Clean energy journalism for a cooler tomorrow

UK’s Octopus Energy raises $800M to expand global clean energy push

The clean power provider is now worth nearly $8 billion and has plans to ramp up heat-pump manufacturing and move into overseas markets.
By Julian Spector

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Two men in safety vests work on a heat pump in an indoor training center under a sign that says Octopus Energy
Workers install a heat pump at the Octopus Energy training facility in Slough, England. (Leon Neal/Getty Images)

Octopus Energy, the many-tentacled British clean energy juggernaut, just raised an additional $800 million to fund its next phase of expansion.

Octopus started as a retailer in the U.K.’s competitive power markets, but it promised to source clean energy for its customers. It also built a modern software stack to run customer service and flexed its marketing savvy by choosing a plush pink octopus as its mascot.

Since launching in 2016, the startup has taken over the British retail market by growing quickly and acquiring competitors. Earlier this month, it began the process of absorbing Shell Energy’s retail electricity customers in the U.K. and Germany; the two companies’ market shares combined make Octopus the largest electric retailer in the U.K., per recent data from energy regulator Ofgem.

Octopus also has a significant enterprise business; it began selling its back-end software, Kraken, to legacy utilities and now operates 52 million customer accounts worldwide, including for many of its U.K. utility competitors.

The latest investment puts Octopus’ valuation at $7.8 billion, a hefty number for a privately held climatetech startup, and a 60% increase since it last raised funding in December 2021. The money comes from a group of heavy hitters that had already invested in the company: major Australian utility Origin Energy, Tokyo Gas, the Canada Pension Plan Investment Board, and former Vice President Al Gore’s sustainable investing firm, Generation Investment Management.

That’s a lot of cash for a software startup, a category that is famously not very capital-intensive. But although its digital infrastructure has propelled its rapid growth, Octopus isn’t purely a software startup.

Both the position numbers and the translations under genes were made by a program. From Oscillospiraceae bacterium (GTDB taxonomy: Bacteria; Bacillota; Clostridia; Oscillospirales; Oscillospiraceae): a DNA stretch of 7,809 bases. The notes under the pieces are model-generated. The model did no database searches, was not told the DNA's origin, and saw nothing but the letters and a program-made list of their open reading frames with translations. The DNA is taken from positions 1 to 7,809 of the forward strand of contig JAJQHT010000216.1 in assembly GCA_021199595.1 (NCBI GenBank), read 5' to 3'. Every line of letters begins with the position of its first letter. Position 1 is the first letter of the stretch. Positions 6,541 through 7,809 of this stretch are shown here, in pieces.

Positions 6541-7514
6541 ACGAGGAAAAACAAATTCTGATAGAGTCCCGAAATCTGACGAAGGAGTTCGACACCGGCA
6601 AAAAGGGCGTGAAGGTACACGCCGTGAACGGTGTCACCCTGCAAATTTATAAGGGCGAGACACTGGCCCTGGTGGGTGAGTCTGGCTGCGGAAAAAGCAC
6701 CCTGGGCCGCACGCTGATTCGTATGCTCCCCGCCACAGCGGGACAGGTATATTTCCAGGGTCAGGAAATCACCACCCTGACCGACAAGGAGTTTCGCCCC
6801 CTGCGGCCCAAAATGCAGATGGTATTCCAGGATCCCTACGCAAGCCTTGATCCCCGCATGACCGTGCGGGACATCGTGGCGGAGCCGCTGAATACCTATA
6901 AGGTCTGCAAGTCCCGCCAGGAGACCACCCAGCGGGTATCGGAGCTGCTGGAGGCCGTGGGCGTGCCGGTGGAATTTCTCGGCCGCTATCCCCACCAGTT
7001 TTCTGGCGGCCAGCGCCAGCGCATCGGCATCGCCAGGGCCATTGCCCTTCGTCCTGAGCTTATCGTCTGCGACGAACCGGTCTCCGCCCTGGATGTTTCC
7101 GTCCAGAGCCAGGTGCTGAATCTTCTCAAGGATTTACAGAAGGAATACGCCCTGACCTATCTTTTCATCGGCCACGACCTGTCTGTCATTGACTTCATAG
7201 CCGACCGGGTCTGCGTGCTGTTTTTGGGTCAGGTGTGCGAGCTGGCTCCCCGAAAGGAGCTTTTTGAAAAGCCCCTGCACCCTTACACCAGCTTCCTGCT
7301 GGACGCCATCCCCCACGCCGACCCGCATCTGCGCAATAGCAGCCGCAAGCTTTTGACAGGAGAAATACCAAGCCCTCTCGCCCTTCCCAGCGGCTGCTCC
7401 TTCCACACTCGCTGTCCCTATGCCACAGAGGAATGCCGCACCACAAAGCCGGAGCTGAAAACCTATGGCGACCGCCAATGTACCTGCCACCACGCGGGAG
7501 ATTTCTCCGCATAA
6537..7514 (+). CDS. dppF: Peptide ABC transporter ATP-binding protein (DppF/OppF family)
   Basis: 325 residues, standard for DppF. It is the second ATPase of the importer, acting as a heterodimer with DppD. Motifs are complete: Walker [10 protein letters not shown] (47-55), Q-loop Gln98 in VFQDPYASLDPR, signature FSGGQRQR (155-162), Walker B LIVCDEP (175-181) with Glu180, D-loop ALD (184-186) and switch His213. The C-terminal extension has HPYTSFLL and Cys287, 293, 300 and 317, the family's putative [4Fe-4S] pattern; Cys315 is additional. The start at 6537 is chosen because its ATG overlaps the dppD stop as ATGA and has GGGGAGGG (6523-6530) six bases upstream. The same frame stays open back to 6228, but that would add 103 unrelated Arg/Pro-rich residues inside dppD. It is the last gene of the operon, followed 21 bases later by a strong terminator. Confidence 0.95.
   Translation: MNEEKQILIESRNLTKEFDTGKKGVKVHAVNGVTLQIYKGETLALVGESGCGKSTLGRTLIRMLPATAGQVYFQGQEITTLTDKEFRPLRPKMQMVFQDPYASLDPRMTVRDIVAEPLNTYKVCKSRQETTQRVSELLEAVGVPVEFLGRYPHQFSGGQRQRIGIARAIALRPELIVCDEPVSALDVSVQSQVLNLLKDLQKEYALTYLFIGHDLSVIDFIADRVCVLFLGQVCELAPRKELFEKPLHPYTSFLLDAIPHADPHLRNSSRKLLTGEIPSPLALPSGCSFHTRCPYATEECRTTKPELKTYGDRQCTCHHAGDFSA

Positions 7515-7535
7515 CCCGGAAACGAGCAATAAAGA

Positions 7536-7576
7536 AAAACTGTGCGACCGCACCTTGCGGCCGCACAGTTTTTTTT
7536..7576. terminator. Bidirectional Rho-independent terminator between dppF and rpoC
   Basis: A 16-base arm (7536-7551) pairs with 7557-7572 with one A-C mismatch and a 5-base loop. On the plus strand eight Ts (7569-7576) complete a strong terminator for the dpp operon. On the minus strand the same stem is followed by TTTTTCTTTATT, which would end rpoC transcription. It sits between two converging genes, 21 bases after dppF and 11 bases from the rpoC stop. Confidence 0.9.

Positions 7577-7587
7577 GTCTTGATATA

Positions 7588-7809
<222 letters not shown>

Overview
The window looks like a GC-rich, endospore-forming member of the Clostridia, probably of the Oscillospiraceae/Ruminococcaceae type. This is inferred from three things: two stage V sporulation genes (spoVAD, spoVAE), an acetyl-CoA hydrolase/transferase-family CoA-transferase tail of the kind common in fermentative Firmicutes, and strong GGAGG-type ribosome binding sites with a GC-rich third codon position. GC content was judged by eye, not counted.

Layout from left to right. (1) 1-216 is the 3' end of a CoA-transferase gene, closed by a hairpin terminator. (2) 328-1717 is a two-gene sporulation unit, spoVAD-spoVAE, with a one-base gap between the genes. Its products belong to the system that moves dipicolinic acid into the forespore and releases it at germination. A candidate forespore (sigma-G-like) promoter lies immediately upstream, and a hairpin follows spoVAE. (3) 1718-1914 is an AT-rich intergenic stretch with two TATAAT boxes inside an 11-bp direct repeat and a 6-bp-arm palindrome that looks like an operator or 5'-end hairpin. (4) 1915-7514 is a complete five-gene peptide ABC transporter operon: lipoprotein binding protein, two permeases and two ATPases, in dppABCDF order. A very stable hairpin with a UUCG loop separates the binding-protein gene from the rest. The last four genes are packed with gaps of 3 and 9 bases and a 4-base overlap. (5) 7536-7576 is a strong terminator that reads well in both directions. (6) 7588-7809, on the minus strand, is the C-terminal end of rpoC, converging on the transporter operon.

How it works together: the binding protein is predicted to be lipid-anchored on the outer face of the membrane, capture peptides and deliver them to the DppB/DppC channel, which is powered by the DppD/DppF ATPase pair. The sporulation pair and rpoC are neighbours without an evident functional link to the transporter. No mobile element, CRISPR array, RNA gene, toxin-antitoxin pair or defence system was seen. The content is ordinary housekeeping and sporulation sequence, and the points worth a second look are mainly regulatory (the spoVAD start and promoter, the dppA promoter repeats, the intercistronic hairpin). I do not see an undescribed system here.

Watch my one-on-one chat with Octopus CEO Greg Jackson at SXSW 2023.

For instance, climate advocates have long argued for accelerated adoption of heat pumps, which heat and cool homes efficiently using electricity. This mission took on new immediacy for the U.K. after Russia invaded Ukraine and kicked off a regional energy crisis; heat pumps reduce dependence on fossil gas. Octopus built an R&D center for heat pumps in 2021. A couple of years later, the company has claimed the title of most prolific heat-pump installer in the United Kingdom and has 50,000 customers on its waitlist, a spokesperson told Canary Media. It also manufactures heat pumps: the Octopus Cosy 6 model, unveiled at a Wired tech summit in September, hits the market in early 2024.

The company’s other activities include building and managing a renewable power plant portfolio worth $7.6 billion, conducting smart electric-vehicle charging to save money for Octopus and its customers, and building support for onshore wind through its Fan Club discount program.

The new $800 million in financing will help Octopus expand our renewable manufacturing capabilities and spur growth in all of our sectors,” the spokesperson said. That means more global expansion in particular — Octopus just commenced operations in its eighteenth country, by developing a wind and solar farm in Sierra Leone with actor Idris Elba.

Four people sit at a table draped in a bright pink tablecloth smiling and preparing to sign documents
From left: Siaka Stevens, co-founder of Sherbro Alliance Partners; Idris Elba, actor and co-founder of Sherbro Alliance Partners; Zoisa North-Bond, CEO of Octopus Energy Generation; and Greg Jackson, founder and CEO of Octopus Energy (Octopus Energy)

If this all seems like a lot to fit in one org chart, that’s because it is. Octopus faces a very real risk of overextending as its arms reach in so many different directions. But the thing connecting all of these seemingly disparate efforts — the proverbial mantle of this many-armed cephalopod — is the insight that encouraging consumers to shift their electricity use to times when surplus renewable power is available reduces costs for everyone.

What we’re really trying to build is a world where we have the right amount of generation at any moment in time, for all of our customers, from green sources,” said founder and CEO Greg Jackson, in a previous Canary Media interview. Then we flex the demand from our customers — we help our customers use it at the time that’s greenest.”

Octopus’ push to equip its customers with smart electric car chargers and controllable home appliances is an attempt to nudge consumption toward the cleanest hours of production and share the savings with households. Millions of families have said yes to that offer so far.

For more on how Octopus Energy both disrupts and services the utility industry, see Canary Media’s interview with CEO and founder Greg Jackson from earlier this year.

Julian Spector is a senior reporter at Canary Media. He reports on batteries, long-duration energy storage, low-carbon hydrogen and clean energy breakthroughs around the world.